« We met, we tweeted, we archived... then what? | Main | JISC Linked Data call possibilities »

March 23, 2010

Federating purl.org ?

I suggested a while back that PURLs have become quite important, at least for some aspects of the Web (particularly Linked Data as it happens), and that the current service at purl.org may therefore represent something of a single point of failure.

I therefore note with some interest that Zepheira, the company developing the PURL software, have recently announced a PURL Federation Architecture:

A PURL Federation is proposed which will consist of multiple independently-operated PURL servers, each of which have their own DNS hostnames, name their PURLs using their own authority (different from the hostname) and mirror other PURLs in the federation. The authorities will be "outsourced" to a dynamic DNS service that will resolve to proxies for all authorities of the PURLs in the federation. The attached image illustrates and summarizes the proposed architecture.

Caching proxies are inserted between the client and federation members. The dynamic DNS service responds to any request with an IP address of a proxy. The proxy attempts to contact the primary PURL member via its alternative DNS name to fulfill the request and caches the response for future requests. In the case where the primary PURL member is not responsive, the proxy attempts to contact another host in the federation until it succeeds. Thus, most traffic for a given PURL authority continues to flow to the primary PURL member for that authority and not other members of the federation.

I don't know what is planned in this space, and I may not have read the architecture closely enough, but it seems to me that there is now a significant opportunity for OCLC to work with a small number of national libraries (the British Library, The Library of Congress and the National Library of Australia spring to mind as a usefully geographically-dispersed set) to federate the current service at purl.org ?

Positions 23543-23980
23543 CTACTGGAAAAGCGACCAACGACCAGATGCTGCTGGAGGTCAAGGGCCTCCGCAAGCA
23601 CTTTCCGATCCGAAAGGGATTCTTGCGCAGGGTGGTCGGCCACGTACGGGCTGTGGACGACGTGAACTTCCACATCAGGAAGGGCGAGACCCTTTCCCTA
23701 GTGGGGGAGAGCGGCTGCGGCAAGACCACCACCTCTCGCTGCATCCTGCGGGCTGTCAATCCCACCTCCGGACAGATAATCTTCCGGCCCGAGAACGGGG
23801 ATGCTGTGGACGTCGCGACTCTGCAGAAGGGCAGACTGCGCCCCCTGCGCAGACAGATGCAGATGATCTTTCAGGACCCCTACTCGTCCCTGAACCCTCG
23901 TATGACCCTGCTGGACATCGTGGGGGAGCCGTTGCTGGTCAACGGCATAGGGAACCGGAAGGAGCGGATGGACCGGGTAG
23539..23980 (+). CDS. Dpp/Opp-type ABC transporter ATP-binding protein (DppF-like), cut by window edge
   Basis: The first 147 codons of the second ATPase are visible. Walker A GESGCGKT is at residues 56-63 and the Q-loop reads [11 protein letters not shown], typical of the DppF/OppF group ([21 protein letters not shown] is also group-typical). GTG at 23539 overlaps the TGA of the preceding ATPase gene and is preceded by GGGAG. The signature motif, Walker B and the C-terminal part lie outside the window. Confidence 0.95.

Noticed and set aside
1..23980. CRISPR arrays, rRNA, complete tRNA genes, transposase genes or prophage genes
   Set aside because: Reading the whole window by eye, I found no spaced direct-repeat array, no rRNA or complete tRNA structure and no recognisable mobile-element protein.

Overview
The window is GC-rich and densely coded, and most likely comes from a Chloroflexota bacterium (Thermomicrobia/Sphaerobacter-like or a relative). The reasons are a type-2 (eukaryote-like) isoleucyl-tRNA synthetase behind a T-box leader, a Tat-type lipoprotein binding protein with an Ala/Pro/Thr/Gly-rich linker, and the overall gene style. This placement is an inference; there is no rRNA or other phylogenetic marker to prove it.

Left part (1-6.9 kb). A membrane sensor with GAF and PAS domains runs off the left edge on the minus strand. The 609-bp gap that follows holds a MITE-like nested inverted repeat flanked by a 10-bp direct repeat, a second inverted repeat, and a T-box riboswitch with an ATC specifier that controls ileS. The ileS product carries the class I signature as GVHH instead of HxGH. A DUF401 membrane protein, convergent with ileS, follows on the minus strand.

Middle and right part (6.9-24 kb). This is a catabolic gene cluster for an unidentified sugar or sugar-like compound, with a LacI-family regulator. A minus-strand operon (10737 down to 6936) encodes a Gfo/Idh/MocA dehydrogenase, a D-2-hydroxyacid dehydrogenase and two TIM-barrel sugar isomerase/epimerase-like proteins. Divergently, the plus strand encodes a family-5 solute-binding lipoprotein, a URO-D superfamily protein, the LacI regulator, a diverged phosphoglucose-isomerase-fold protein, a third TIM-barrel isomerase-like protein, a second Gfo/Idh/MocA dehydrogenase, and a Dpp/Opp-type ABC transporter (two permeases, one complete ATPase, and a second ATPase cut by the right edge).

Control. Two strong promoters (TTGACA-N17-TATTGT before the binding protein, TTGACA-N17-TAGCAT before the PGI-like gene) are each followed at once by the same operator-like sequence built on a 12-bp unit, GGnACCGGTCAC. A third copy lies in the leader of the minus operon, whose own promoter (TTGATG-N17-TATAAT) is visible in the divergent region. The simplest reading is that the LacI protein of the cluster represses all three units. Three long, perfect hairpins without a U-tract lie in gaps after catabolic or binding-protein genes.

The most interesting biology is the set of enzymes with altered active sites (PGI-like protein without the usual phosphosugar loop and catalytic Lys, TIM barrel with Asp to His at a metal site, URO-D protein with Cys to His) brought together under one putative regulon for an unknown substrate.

TrackBack

TrackBack URL for this entry:
http://www.typepad.com/services/trackback/6a00d8345203ba69e20120a968f00c970b

Listed below are links to weblogs that reference Federating purl.org ?:

Comments

You mean someone's finally getting around to a real, distributed persistent identification/resolution mechanism? And it only took 15 years....

Wait, won't the "handle" protocol do this already? Why not just use "handle" instead of continuing to develop Purl to do things handle already does? Is there something I'm missing that Purl does that handle does not? I think handle can do everything purl does, plus what apparently people want purl to do but it doesn't yet (federate), plus a bunch of things purl doesn't want (no problem, don't use them).

@Jerome Well... PURLs have been persistent for all or most of that 15 years. Right?

@Jonathan I might be mis-interpretting you here, but what the Handle system is capable of or not is kinda a moot point here isn't it? The point is, PURLs are heavily used, particularly in the context of Linked Data. They are out there, right now, as http URIs and we can't take them back or easily change them. What we can do (and this is what Zepheira have been doing) is to improve the architecture so that their ongoing persistence is better guaranteed.

Or are you suggesting that we could replace the whole PURL service and replace it with a Handle-based system that was both 'federated' (in the sense used in this PURL work) and that ensured the ongoing resolution of all existing http://purl.org URIs?

Even if you are suggesting that, and even if you are right, I'm not sure I see an appetite for that particular route and, in any case, the federated PURL work already appears to have been done??

I suspect that the OpenURL community already has servers deployed at some of the appropriate nodes. If they could learned to overcome their skepticism of the possibility of identifying concepts in the real world (rather than just describing them in ContextObjects), I think that great things could happen. The skepticism runs deep, though.

The comments to this entry are closed.

About

Search

Loading
eFoundations is powered by TypePad